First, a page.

BP has signed agreements with Kosmos Energy to acquire a 62% working interest, including operatorship, of Kosmos’ African exploration blocks in Mauritania and a 32.49% effective working interest in Kosmos’ Senegal exploration blocks – acreage which holds deepwater gas discoveries and exploration prospects across both countries.
The approximately 12,740 sq.mi. (33,000 km2) of acreage covered the agreements includes the Tortue field, estimated by Kosmos to contain more than 15 Tcf (4 x 1011 m3) of discovered gas resources. The total acreage, by Kosmos’ estimates, could contain roughly 50 Tcf (1.4 x 1012 m3) of gas resource potential and in excess of 1 billion barrels of liquids resource potential.
BP will invest nearly US$1 billion mostly in the form of a multi-year exploration and development carry to acquire a 62% interest and operatorship of offshore Blocks C-6, C-8, C-12, and C-13 in Mauritania and an effective 32.49% interest in the Saint-Louis Profond and Cayar Profond blocks in Senegal.
In order to reduce development time and drive capital efficiency, the partners plan to process and transport the gas from Tortue at a nearshore LNG facility. The proposed complex could be expanded in phases to accommodate future gas discoveries, BP said.
Under the terms of the agreements, BP and Kosmos have also agreed that Kosmos will remain the technical operator for the exploration phase of the project and drill three new exploration wells beginning in 2017.
In addition to the existing blocks, the companies have agreed to cooperate in areas of mutual interest in offshore Mauritania, Senegal, and The Gambia with Kosmos acting as the exploration operator and BP as the development operator.
Subject to government approvals, the agreements are expected to close by the first quarter of 2017.
Kosmos is an independent oil and gas exploration and production company focused on frontier and emerging areas along the Atlantic Margin. Its assets include existing production and development projects offshore Ghana, large discoveries offshore Mauritania and Senegal, as well as exploration licenses with significant hydrocarbon potential offshore Portugal, Sao Tome and Principe, Suriname, Morocco, and Western Sahara.
Kosmos opened a significant new hydrocarbon province when it discovered a large accumulation of natural gas under the deep waters offshore Mauritania and Senegal, in Africa. In early 2016, Kosmos entered into a Memorandum of Understanding (MOU) signed by Pétroles du Sénégal (Petrosen) and Société Mauritanienne Des Hydrocarbures et de Patrimoine Minier (SMHPM), the national oil companies of Senegal and Mauritania, respectively, which sets out the principles for an intergovernmental cooperation agreement for the development of the cross-border resource. The MOU enables Kosmos and the two governments to work together toward early development of the field, thereby maximizing value for all stakeholders.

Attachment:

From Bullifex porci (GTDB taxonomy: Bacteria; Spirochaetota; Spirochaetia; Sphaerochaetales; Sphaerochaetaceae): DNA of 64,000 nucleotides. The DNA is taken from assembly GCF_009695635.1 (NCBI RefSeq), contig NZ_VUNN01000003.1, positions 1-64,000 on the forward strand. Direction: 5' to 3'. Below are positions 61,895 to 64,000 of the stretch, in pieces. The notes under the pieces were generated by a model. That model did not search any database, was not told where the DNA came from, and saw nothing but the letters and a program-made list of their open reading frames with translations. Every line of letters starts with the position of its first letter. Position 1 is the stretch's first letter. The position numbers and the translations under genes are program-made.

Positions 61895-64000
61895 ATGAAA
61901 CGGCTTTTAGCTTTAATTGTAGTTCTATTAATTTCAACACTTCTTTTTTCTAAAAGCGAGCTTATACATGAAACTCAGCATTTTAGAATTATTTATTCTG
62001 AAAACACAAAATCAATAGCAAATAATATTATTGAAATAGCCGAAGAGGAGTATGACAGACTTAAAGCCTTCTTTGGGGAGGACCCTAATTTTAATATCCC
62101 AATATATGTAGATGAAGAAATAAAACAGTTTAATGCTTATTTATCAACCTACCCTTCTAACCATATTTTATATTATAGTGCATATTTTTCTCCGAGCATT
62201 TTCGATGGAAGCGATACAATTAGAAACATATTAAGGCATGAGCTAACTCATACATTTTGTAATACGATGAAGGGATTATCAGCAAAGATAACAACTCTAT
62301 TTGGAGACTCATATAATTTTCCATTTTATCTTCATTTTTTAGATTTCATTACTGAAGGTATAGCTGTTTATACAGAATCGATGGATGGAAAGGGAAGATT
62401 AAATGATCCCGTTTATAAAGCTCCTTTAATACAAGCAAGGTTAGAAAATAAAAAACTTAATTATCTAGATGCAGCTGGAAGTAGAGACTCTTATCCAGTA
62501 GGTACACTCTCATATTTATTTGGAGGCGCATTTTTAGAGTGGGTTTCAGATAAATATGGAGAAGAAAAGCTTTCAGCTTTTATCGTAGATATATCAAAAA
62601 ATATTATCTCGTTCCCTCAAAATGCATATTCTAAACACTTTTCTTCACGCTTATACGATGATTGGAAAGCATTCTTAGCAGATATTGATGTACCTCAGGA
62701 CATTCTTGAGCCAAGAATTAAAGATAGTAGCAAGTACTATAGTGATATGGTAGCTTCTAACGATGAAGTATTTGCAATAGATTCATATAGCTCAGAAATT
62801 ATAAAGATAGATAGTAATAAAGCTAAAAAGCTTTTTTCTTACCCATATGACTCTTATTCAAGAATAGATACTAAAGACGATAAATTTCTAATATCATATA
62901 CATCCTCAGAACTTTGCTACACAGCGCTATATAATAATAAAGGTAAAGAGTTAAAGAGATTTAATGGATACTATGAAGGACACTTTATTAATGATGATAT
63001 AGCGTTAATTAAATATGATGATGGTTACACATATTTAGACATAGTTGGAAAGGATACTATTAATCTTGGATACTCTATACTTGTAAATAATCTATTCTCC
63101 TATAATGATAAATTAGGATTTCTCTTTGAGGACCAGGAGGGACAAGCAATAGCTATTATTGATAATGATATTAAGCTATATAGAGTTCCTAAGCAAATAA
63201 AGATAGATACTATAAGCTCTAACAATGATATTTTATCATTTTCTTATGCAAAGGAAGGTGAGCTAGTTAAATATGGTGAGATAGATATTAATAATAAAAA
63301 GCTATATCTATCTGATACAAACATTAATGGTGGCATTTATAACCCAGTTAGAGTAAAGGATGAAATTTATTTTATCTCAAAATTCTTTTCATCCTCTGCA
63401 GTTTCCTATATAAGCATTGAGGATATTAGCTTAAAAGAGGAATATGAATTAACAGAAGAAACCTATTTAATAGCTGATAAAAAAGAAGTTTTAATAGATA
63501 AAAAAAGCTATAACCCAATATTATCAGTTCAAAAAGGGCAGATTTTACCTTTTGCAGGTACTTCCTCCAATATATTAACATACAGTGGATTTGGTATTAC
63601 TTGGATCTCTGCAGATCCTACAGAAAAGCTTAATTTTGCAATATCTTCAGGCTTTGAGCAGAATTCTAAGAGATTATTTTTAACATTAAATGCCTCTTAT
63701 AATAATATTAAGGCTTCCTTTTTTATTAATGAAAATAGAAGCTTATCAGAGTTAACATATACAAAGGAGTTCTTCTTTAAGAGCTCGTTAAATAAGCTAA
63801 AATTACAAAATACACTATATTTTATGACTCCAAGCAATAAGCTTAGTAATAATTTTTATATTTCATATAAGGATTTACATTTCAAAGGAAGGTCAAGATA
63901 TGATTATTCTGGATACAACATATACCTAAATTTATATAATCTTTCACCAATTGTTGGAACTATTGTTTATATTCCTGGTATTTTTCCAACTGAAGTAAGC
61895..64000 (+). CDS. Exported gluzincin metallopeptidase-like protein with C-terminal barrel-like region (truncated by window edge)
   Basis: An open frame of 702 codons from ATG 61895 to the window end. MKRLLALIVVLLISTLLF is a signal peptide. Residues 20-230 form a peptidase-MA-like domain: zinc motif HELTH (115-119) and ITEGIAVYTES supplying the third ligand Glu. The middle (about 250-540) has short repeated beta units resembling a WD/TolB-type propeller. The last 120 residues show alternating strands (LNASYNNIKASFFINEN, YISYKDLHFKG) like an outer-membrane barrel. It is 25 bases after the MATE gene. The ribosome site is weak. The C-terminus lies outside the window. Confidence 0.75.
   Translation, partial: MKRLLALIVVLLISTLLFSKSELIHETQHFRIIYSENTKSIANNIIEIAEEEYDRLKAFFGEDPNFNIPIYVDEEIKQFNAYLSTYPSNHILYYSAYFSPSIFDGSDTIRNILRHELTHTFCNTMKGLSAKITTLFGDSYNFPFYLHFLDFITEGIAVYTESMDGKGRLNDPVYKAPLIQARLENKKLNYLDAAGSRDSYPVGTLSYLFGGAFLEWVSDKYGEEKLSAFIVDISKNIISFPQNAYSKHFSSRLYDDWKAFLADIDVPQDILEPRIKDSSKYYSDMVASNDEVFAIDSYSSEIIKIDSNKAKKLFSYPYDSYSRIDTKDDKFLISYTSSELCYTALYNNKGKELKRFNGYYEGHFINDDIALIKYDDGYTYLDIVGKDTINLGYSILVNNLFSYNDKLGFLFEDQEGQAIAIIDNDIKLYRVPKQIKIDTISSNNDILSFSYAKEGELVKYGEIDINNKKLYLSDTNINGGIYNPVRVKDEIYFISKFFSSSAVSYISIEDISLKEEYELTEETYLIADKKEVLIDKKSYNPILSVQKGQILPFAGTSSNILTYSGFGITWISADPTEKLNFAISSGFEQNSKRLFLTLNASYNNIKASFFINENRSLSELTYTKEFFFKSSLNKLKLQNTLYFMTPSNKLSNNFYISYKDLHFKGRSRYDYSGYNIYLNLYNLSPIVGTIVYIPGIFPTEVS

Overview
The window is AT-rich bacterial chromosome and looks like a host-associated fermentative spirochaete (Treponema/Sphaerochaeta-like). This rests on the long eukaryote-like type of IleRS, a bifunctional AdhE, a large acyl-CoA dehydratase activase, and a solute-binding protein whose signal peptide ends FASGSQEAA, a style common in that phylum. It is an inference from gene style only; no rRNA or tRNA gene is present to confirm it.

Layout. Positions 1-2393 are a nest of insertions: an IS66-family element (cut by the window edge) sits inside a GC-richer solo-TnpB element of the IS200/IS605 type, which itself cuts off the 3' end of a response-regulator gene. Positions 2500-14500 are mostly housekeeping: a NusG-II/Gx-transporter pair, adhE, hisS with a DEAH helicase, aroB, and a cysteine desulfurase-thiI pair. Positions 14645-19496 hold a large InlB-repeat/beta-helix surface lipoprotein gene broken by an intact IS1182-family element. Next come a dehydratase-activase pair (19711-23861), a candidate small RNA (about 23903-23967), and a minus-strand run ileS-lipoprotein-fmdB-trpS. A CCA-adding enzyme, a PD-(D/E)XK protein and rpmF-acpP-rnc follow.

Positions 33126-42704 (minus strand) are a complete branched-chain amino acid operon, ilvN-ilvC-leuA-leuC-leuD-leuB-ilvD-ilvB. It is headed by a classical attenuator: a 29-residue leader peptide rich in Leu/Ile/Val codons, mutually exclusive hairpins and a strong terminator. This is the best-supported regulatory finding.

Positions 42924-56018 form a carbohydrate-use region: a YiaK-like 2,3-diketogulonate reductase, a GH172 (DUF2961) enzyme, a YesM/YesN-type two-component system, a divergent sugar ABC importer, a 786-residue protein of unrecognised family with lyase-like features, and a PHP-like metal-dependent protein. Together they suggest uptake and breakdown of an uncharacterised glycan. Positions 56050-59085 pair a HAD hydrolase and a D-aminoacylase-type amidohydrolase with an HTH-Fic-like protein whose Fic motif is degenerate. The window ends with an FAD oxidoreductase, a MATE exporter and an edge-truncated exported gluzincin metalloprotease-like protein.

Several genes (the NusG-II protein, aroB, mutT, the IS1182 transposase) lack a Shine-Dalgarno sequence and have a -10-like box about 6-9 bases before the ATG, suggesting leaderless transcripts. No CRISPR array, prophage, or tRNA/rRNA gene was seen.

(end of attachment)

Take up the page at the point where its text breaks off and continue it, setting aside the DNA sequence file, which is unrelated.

Kosmos’ completed its appraisal of the Tortue West structure in early 2016.
Greater Tortue Exploration and Appraisal
Drilled in mid-2015, the Tortue-1 exploration well (later renamed Ahmeyim) encountered approximately 373 ft. (117 m) of net hydrocarbon pay in high-quality reservoir sands in the Cenomanian and Albian intervals.
Completed in 2016, the Guembeul-1 exploration well encountered 331 ft. (101 m) of net gas pay in two excellent quality reservoirs, including 184 ft. (56 m) in the Lower Cenomanian and 148 ft. (45 m) in the underlying Albian. Importantly, Guembeul-1 demonstrated reservoir continuity as well as static pressure communication with the Tortue-1 well in the Lower Cenomanian, suggesting a single, large gas accumulation. Guembeul-1 was drilled approximately 3 miles (5 km) to the south of Tortue-1.
The Ahmeyim-2 well was drilled to a total depth of 17,060 ft. (5200 m). As anticipated, in the Lower Cenomanian and Albian, Ahmeyim-2 penetrated the seismic-inferred gas-water contacts, defining the field limit and extending the productive field area from approximately 19 to 34 sq.mi. (50 to 90 km2) Furthermore, the well confirmed significant thickening of the gross reservoir sequences down-structure and importantly, within the Lower Cenomanian, static fluid pressure communication between the Tortue-1, Guembeul-1 and Ahmeyim-2 wells. The well encountered 256 ft. (78 m) of net gas pay in two excellent quality reservoirs, including 151 ft. (46 m) in the Lower Cenomanian and105 ft. (32 m) in the underlying Albian. These results demonstrate field-wide reservoir continuity and indicate Tortue West is a large, simple gas field.